Law Enforcement Torch Run
Temperatures expected to be well below zero won't be a deterrent to a Special Olympics Montana fundraiser scheduled for Saturday in Billings.
The sounds of chatter and cheering bounced off the walls at the Montana State University Billings swimming pool Thursday, amplifying as they echoed around the room.
Taylor Klanke, from Miles City, spent about 30 minutes chatting happily with other Special Olympics Montana athletes Wednesday morning while he waited for the awards ceremony to begin on a lawn at Rocky Mountain College.
If extra law enforcement officials from all over Montana converging in Billings during the same week when thousands of people will be visiting sounds too convenient to be a coincidence, it's because it isn't.
Two weeks after returning home from 12 days in South Korea for the 2013 Special Olympics World Games, Vivienne Shockley already misses her new friends.
Between nibbles of a slice of pepperoni pizza, Vivienne Shockley took a moment to practice the opening lines of the speech she plans to give to thousands of people from across the globe in a few months.
Nineteen stories, or more than 265 feet. That’s the height of Montana’s tallest building — the First Interstate Bank Tower in Billings — and that’s how far dozens of supporters will plummet in support of Special Olympics Montana.
Gracie Gribbons, 12, made the trip from Helena to Billings this week and has already picked up a silver medal, but a few minutes before the Parade of Athletes for the 2012 Special Olympics Montana State Summer Games Opening Ceremonies, all of that went out the window.
BIG TIMBER — The 83-mile ride in a spacious motor home from Big Timber to Billings on Tuesday morning was something a little different for Jessica Hasler, 25.
After more than a decade in other cities, the Special Olympics Montana State Summer Games are returning to Billings this year, and they won't be going anywhere for the next few years.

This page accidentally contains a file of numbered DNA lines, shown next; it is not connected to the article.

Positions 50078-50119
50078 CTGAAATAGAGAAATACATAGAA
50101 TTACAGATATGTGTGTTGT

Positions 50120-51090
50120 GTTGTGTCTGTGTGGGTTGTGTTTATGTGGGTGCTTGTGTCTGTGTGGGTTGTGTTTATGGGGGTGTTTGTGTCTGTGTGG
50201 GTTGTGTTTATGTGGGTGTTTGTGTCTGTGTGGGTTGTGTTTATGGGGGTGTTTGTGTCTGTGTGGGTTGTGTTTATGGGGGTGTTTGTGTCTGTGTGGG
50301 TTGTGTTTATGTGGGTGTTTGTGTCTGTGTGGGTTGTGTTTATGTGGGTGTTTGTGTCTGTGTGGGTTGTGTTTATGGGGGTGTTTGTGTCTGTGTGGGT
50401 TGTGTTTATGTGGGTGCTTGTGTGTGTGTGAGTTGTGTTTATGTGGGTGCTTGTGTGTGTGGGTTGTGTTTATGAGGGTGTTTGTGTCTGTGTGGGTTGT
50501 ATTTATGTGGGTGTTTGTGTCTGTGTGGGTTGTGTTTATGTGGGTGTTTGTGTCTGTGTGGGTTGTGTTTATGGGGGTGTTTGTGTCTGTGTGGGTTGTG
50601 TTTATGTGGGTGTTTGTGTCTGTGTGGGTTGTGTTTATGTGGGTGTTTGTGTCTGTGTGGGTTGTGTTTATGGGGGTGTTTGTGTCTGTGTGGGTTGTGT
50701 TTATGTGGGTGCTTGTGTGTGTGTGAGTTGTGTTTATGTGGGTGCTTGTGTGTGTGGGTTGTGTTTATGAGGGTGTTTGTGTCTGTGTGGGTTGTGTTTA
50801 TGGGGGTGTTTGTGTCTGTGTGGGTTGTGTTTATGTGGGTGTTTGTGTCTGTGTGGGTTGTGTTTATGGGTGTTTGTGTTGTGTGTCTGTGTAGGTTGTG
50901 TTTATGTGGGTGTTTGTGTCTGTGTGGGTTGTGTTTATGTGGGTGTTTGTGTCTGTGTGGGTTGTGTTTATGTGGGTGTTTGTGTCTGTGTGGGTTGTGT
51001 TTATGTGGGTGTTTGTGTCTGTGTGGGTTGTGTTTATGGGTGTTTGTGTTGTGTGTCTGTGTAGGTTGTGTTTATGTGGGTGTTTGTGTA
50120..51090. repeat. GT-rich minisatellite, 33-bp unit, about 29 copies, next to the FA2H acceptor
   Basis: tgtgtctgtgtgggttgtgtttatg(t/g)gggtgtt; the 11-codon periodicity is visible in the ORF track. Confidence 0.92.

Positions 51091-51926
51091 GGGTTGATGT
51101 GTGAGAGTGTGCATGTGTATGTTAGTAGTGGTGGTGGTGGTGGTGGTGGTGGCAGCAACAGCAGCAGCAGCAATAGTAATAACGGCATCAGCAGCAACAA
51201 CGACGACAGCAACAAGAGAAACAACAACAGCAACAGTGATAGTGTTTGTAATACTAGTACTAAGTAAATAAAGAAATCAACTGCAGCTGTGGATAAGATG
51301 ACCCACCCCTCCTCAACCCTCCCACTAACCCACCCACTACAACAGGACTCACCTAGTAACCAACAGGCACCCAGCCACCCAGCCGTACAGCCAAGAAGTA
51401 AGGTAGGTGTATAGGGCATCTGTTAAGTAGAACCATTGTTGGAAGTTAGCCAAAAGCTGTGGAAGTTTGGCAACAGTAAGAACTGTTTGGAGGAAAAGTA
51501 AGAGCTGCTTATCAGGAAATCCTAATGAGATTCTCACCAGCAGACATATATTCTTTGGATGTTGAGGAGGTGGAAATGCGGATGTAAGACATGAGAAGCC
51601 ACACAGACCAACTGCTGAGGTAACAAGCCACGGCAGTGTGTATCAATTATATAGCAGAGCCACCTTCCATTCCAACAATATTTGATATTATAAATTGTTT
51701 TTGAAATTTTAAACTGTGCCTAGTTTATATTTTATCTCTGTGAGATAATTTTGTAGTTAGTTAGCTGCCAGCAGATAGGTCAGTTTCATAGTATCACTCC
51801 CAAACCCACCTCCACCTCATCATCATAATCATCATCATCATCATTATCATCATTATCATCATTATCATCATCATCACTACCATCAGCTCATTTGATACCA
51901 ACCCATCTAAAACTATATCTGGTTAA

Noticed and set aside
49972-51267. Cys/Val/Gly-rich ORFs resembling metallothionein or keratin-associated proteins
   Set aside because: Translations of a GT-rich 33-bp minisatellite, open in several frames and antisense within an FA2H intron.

When the Flame of Hope first touches the cauldron on May 16 for the 2012 Special Olympics Montana State Summer Games in Billings, it'll officially signal the start of the games, but it'll have taken a long journey to get there.
Montana Special Olympics Athlete of the Year Buzz Toliver carries the torch from the Law Enforcement Torch Run as he leads law enforcement representatives of the Guardians of the Flame into a press conference Wednesday.
Billings police, sheriff's deputies, highway patrol, U.S. Marshal officers and athletes were on hand for the kickoff of the Billings portion of the Montana Law Enforcement Torch Run for Special Olympics at the Yellowstone County Courthouse on Monday.
If one of a select group of about 35 local law officers and county employees pulls you over Monday, it means you’re driving way too slow, because they’ll likely be on foot.
It's not too late for anybody who feels like an icy dip in Lake Elmo next week for a good cause to sign up for the fifth annual Law Enforcement Torch Run Polar Bare Plunge, which benefits Special Olympics Montana.